Linda then took us to her home where her husband, John Scull, greeted us. We had met John before at the FGC Gathering in Tacoma in 2005. John has been active on the Quaker Ecology Action Network (QEAN) e-mail list, and we've seen his entries through that list, so we felt we already  knew him fairly well. (Arnold is also active on that list.) The evening's plan was a potluck at the home of Betty Polster, followed by our presentation. The follow-up discussion was very moving and inspirational. We came away with new ideas to implement when we return home. The next morning we enjoyed a rich conversation with John and Linda before returning to Victoria.

We got a ride back with Dave Polster, Betty's son, who works as a environmental restoration consultant. His main focus is on reclaiming eroded lands. He was so informative that we felt we had taken a mini course in land reclamation, learning many new concepts.

We returned that night to Dana and Phil's house, where it felt like coming home. We stayed with them the remaining nights while on Vancouver Island. We'd like to give great thanks to them for their generous care of us, with good meals and good sharing. Some of our entertainment was trying to get their shy dog, Ledoux, to make friends with us, but he never got too close, unlike their other dog, Patrick, who was super-friendly.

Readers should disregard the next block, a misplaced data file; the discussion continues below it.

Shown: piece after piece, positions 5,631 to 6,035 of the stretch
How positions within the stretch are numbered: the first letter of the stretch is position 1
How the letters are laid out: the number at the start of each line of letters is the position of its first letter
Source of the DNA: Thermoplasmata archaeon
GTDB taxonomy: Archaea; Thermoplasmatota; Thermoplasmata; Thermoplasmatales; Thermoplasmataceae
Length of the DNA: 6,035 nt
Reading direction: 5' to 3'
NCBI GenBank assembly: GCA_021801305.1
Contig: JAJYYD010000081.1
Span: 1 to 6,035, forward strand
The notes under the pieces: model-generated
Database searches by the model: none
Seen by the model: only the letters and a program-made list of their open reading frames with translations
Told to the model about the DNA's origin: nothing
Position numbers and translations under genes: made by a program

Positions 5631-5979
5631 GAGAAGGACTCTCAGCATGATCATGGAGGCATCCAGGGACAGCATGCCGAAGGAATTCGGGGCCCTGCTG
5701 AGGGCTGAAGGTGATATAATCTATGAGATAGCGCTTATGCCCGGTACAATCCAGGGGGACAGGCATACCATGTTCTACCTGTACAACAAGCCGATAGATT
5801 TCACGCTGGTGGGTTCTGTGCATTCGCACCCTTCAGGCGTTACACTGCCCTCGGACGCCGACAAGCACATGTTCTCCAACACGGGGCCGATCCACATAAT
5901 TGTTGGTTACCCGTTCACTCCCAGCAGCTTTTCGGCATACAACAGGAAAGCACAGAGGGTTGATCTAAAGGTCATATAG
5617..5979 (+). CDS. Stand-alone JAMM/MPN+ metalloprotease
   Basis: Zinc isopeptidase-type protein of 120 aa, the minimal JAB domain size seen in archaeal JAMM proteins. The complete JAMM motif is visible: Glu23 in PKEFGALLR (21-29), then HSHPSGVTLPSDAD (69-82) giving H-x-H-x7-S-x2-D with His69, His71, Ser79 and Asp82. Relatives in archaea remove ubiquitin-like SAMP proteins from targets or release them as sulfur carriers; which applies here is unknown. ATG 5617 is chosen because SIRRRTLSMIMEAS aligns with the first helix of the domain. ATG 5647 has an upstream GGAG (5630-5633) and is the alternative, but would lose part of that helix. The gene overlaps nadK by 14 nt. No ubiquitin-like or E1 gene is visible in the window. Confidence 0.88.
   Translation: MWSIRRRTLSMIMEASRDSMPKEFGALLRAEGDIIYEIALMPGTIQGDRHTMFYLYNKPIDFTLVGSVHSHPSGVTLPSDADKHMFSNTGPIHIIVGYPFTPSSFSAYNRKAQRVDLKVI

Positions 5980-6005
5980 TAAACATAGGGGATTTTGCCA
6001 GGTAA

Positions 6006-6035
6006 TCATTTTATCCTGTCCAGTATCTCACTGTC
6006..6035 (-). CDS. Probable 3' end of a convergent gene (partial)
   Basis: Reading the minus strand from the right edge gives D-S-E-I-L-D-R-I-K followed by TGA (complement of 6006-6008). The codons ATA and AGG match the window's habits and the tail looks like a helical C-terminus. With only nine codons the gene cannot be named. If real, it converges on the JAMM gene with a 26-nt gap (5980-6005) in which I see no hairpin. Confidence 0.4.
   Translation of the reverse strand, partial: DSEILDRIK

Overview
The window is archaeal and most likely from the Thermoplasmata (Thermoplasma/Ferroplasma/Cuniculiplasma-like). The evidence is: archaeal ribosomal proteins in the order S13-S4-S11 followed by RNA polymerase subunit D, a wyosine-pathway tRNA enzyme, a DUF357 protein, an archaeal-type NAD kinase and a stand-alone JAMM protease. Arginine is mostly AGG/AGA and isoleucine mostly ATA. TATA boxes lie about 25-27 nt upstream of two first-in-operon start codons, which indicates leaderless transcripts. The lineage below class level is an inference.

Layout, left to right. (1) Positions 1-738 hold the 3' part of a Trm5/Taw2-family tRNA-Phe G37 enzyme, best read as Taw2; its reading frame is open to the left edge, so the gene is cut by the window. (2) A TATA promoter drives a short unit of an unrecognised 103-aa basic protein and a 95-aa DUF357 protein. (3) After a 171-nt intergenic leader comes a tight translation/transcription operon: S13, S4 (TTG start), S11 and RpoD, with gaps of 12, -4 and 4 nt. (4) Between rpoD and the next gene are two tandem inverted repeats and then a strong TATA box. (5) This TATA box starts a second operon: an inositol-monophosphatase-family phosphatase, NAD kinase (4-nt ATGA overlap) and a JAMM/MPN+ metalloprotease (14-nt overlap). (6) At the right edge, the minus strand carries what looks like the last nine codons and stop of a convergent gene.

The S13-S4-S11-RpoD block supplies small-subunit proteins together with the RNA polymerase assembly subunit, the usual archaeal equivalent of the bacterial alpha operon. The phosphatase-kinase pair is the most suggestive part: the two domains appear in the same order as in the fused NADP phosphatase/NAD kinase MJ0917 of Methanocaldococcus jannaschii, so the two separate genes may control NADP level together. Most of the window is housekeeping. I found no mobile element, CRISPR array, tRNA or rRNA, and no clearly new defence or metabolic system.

On Thursday we met up with Fran Grady, another QEW supporter, who led us on a walking tour of interesting places in Victoria. We may begin to sound like a broken record, but she was another kindred spirit and we found we had lots to talk about. Our ultimate destination was the home of Bob and Betty McInnes, where a small group of Quakers gathered for lunch and discussion. Following that, we took the bus across town to visit with and have dinner with Lynne and Michael Phillips and their daughter Holly. We felt buoyed by the richness of the day's conversations and warm fellowship.

On Friday Arnold picked us up to take us to the Royal BC Museum, where we explored the fascinating First Nations exhibit. Then we were swept off to Jim and Alison Prentice's beautiful waterfront home for more great conversations and some birdwatching. We appreciated their interest in our mission and their apparent understanding of the issues. The day was complete with a potluck dinner at Victoria Friends Meetinghouse, followed by our presentation and engaging discussion.

We have included some of the video interviews with Canadian Friends in this day's blog. More will come over the coming couple of days. It takes a long time to upload them and when we get a good land line we'll do the uploading. Again, they are answering the questions, "What have you changed to make the world better and what do you still need to change?" We appreciate their willingness to share their thoughts with you all.

We've found many new Friends and deepened our relationships with those we already knew here on Vancouver Island. We give thanks for all the good graces of our time here. Tomorrow morning we leave by ferry for the Olympic Peninsula. We close now with a bit of BC trivia: We were told that Vancouver Island alone is larger than the country of Ireland and contains about one fourth of the population of British Columbia. We give it a fond farewell.